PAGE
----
It's been other businesses.
But now it's personal.

The story of Africa House (before it became our house).

There's no place like Holborn

We weren't exactly new to the area when we moved to Africa House in 2015. In fact, our association with this part of London stretches back more than half a century when Victor Mishcon & Co and its 15 employees arrived at 125 High Holborn.

Back then the possibility that a small law firm would make its home in the landmark building at 70 Kingsway seemed unlikely. So, who did? As this Grade II listed building prepares to celebrate its hundredth birthday, this is the story of those who went before us and the place from which they did it.

Foundations

Good stories have improbable beginnings. In 1937 few would have advised a 22-year old law graduate to launch his own firm, without any experience, in a room over a shop in Brixton. At the end of the 19th Century few could have envisaged a brand new thoroughfare, one fit for a King (hence Kingsway), and in due course adorned by several notable buildings, blazing a trail through Central London.

Holborn in 1898 was a maze of small streets and slum dwellings. London City Council decided it was time for change. The slums would be cleared and a major road would be built connecting High Holborn in the north and The Strand in the south. It would be like the wide, tree-lined boulevards of Paris, and in 1905 Kingsway, 'the most prestigious of the LCC's Edwardian street improvements', was ready to be opened by King Edward VII.

New at Number 70

Along with the likes of Bush House, Kingsway Hall and 61 Aldwych, Africa House would be one of the new road's architectural jewels. The patchwork of small buildings just off Little Queen Street was demolished and the site, one of several along Kingsway, entrusted to the architectural practice of Messrs Trehearne and Norman. Their brief: 1 x large office block.

What they created reflected the times: politically, economically, socially and culturally. It was 1921: a quarter of the planet was Empire, Winston Churchill was about to be appointed Colonial Secretary, Ernest Shackleton had just begun his last expedition to Antarctica and Charlie Chaplin would be mobbed by thousands on a visit to London.

Signs of the times

The six-storied Africa House captured the prevailing mood of British success and confidence. Next time you walk into the double-height entrance hall, note the doubleheight screen of Doric columns, which covers the front of the ground floor. Pause to admire the triumphal arch-style entrance, inscribed 'Africa House' and surmounted by two stone sculpted lions. And take the stairs instead of the lift. You have, after all, a choice of two 'divided' flights, this being a prime example of an 'imperial staircase'. For the facade of the building the architects chose Portland stone, only the finest building stone quarried in Britain and the choice of Wren (St. Paul's Cathedral, 1677) and Lutyens (The Cenotaph, 1920). All the metalwork came from the foundry of J.W. Singer & Sons, renowned the world over for their artistry in metals and for casting statues and sculptures in their hometown of Frome, Somerset.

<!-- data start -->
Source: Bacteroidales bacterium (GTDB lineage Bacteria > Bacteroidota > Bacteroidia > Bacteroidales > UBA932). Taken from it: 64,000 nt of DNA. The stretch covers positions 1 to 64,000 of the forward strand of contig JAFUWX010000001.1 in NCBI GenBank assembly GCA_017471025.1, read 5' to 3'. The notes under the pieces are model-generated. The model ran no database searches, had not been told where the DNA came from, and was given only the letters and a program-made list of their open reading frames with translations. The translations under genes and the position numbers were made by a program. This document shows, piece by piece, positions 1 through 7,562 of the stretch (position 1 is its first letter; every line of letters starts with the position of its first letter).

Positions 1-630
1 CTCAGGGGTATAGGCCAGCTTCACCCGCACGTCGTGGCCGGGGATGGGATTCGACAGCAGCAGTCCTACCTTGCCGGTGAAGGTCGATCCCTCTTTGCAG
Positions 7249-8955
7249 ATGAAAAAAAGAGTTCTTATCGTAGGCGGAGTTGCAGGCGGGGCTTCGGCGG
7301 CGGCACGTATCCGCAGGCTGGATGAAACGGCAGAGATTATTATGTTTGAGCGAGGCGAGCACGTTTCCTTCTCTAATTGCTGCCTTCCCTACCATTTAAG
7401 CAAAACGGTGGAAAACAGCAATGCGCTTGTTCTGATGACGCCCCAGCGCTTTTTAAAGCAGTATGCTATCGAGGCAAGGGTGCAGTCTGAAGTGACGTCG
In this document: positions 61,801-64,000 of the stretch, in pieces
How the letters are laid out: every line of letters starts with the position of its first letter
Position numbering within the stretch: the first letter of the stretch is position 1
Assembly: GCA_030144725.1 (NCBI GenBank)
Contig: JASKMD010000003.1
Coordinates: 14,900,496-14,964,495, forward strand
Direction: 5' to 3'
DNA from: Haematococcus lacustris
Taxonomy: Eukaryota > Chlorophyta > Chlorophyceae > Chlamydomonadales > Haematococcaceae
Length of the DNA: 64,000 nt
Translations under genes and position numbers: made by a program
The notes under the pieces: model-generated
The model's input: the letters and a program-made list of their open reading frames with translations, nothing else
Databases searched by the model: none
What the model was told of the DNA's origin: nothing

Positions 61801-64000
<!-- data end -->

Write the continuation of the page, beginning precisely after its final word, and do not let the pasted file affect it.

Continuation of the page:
However, nothing was more indicative of the times than the large sculpture on the fifth floor. At the centre of the group of figures and animals, you'll see Britannia, female and seated, carrying a sword and crested shield. To her left, two men in Arab dress (one seated, one standing), a camel, a lion and the obligatory recumbent crocodile. To the right, an African man, a seated colonial officer with a rifle, the head of an elephant, a wildebeest and a snake surrounded by reeds. This was diversity circa 1922, as Africa House opened its doors to its first occupants and businesses.

A timeline of points from the history of Africa House from 1921 to 2008

So many names over the door

Hardly surprisingly they were connected with Empire. There was the Niger Company, a trading company operating in what today is Nigeria, and which in 1929 became part of the United Africa Company. The same year Mining and Industrial Publications of Africa Ltd moved in too. It was not long, though, before businesses without imperial connections arrived. Perhaps it foretold of what then must have seemed unimaginable, the end of Empire. Before long traders in African goods were joined by traders in numbers (Chantrey Button & Co, chartered accountants); purveyors of boilers and pulverising mills (International Combustion Ltd); and a bunch of 1930's techies (Pye Radio).

The cast only became more varied during the 1930s: a perfume company, an industrial roofing firm, the London Brick Company, Special Knitting Services, and those selfless citizens who risked all for the noble British spud, the Potato Marketing Board. During the Second World War Africa House was home to the Ministry of Agriculture and Fisheries, yet also intriguingly to German multinational pharmaceutical and chemicals company, Bayer. After the war firms of solicitors and accountants came and went, Sinclaire Air Conditioning breezed in for the '70s and for a short while in the late noughties the British Ports Association dropped anchor here.

A Happy Beginning

In 2015 a law firm, originally housed in a single room in Brixton, moved in to the building first opened in 1922. We needed more space for our now 900-plus people. Holborn had been our home since 1961, and we wanted to stay. Maybe a building that had once changed the face of London was just the place for a firm that has always been ready to challenge convention.

Now it's our home.

Africa House
It's been many businesses.
But now it's personal.

The story
of Africa House

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